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Performance notes: The nonsense syllables “trendi-brendi” imitate the strumming of a Russian folk instrument, the balalaika. The consonants must be percussive, and the r’s rolled or trilled, so these words do not end up sounding like “trendy brandy,” spoken by an American.
One of the premier interpreters of Sviridov’s works, Vladimir Minin, introduces a rhythmic variation in the accompaniment, performing the eighth notes in mm. 27–34 as dotted eighths and sixteenths. Minin also takes a significantly faster tempo of approximately quarter note = 136.
This spirited piece makes an outstanding program or section closer that will have the audience on its feet—very much in the tradition of “Veniki” or “Kalinka.”
“Balalaika” is the second movement from Ladoga, a “choral (epic) poem” composed by Georgy Sviridov in the late 1970s, on texts by the poet Alexander Prokofiev, a native of the Russian northwest region surrounding Lake Ladoga.
In this charming piece Sviridov pays homage to this beloved Russian folk instrument, which he played as a child in a Russian folk orchestra. The chorus brilliantly imitates the characteristic manner in which the balalaika is played, by rhythmically strumming its three strings with a finger at the end of a loose wrist. Each voice part divides into either two or three parts: two of the parts imitate the characteristic ostinato at the open fifth (a plucking of two open strings), while the third voice is assigned the melody and the text. For the sake of clarity, the melodic voice is identified in the score by its own stems, independent of the other two voices.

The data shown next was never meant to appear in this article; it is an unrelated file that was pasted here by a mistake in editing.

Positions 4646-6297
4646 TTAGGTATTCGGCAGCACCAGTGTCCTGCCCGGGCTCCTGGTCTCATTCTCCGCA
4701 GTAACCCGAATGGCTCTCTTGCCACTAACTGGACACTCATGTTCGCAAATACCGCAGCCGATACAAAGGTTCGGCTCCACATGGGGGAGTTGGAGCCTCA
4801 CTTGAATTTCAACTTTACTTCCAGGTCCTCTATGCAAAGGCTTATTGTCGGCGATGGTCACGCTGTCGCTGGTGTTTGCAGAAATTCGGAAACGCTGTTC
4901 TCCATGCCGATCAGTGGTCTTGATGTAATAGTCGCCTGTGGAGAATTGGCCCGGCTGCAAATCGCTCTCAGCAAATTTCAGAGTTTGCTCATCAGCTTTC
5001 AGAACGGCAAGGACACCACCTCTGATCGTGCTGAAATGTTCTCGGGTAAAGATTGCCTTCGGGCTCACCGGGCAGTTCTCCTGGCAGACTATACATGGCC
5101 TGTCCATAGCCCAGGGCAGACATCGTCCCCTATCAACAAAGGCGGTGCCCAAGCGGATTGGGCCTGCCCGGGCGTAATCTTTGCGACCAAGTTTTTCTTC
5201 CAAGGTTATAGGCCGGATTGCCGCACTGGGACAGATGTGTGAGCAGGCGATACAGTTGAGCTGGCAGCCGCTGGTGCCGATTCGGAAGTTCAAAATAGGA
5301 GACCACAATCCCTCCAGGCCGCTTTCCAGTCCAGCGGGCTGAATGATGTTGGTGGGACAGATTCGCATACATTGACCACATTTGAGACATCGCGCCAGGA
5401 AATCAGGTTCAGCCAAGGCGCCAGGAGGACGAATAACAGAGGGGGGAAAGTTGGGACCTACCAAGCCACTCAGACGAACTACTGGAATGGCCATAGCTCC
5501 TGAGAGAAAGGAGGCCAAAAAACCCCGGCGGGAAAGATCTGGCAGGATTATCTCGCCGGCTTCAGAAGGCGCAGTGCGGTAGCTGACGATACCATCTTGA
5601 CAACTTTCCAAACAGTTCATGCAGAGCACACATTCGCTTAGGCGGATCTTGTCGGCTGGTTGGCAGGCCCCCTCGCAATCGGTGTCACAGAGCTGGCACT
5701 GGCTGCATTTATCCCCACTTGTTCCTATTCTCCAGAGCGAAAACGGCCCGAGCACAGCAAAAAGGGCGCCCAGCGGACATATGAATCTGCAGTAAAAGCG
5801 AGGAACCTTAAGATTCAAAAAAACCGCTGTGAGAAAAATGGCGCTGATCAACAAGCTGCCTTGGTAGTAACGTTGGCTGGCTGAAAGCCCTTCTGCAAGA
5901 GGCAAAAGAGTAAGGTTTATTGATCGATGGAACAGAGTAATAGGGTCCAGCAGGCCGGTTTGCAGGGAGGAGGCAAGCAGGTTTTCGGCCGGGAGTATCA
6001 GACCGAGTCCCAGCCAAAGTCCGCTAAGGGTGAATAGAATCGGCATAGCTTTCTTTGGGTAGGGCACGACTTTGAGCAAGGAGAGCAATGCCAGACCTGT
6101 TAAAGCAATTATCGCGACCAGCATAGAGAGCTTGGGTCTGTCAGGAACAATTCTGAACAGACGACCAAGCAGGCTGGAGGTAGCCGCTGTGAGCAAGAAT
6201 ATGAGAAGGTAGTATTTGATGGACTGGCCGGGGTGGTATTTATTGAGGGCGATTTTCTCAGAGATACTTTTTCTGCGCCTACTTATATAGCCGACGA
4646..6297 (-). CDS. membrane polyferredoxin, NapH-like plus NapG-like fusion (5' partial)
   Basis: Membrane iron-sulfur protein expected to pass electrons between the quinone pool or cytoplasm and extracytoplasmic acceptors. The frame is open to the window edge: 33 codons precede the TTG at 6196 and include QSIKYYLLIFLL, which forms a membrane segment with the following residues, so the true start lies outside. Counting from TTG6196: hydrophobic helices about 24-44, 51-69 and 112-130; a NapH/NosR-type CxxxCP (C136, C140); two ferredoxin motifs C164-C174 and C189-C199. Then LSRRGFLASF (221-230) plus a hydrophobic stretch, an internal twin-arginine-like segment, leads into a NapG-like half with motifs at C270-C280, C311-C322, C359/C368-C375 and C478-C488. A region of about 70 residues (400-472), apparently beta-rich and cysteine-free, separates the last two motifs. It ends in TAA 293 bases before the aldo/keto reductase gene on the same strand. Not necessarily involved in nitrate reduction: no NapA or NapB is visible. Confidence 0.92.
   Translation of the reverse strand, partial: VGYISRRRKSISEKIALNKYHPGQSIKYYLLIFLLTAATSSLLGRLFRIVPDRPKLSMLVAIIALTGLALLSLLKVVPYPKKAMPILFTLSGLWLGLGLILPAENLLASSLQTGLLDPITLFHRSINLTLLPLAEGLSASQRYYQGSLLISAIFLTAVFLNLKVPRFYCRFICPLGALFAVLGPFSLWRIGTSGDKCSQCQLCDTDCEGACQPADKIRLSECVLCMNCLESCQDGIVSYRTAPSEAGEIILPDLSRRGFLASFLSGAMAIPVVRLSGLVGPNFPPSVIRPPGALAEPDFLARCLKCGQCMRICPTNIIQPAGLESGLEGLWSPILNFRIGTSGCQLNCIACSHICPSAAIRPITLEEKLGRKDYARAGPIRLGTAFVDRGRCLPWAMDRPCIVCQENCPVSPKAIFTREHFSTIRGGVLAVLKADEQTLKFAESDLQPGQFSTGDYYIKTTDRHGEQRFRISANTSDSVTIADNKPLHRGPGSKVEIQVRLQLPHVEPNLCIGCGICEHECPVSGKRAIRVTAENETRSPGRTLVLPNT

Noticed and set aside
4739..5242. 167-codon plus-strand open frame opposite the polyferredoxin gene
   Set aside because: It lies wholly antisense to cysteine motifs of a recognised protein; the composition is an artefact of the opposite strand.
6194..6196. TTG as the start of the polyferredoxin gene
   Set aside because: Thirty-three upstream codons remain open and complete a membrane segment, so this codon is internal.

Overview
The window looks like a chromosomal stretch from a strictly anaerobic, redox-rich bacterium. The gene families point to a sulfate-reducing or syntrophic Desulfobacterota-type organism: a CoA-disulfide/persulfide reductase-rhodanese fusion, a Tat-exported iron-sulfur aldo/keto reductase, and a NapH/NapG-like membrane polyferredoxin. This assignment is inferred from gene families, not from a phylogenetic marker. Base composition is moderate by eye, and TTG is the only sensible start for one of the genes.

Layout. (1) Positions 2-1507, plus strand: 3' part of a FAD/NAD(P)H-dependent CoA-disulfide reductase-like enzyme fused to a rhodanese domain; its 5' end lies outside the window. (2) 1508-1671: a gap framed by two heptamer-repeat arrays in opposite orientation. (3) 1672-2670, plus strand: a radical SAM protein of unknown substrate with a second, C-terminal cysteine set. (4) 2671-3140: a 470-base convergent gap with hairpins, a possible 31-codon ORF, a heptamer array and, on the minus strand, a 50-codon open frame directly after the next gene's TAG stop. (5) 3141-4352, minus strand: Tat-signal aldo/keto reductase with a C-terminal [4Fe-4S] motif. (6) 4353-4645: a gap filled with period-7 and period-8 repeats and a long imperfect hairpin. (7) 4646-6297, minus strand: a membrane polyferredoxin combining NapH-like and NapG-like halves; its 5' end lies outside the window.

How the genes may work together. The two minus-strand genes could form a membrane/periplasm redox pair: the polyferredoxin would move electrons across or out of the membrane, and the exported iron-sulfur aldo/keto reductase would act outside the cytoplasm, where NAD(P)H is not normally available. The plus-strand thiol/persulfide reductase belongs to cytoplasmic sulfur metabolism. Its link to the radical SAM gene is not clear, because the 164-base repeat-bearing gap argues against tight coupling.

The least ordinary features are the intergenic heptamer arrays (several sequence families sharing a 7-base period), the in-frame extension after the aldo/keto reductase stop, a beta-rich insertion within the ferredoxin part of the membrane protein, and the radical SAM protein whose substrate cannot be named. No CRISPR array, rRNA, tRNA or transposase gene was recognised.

The choral poem Ladoga was premiered on January 31, 1980, in the Great Hall of the Moscow Conservatory by the Moscow Chamber Choir under the direction of Vladimir Minin. The entire score was has been re-published in 1983, 1986, 1990 and 2007; the present edition with phonetic text is based upon the latest 2007 edition: Georgy Sviridov, Polnoe sobranie sochinenii [Complete Collected Works], vol. 20. Moscow–St. Petersburg: National Sviridov Foundation, 2007. Used by permission.
—Adapted from notes by Alexander Belonenko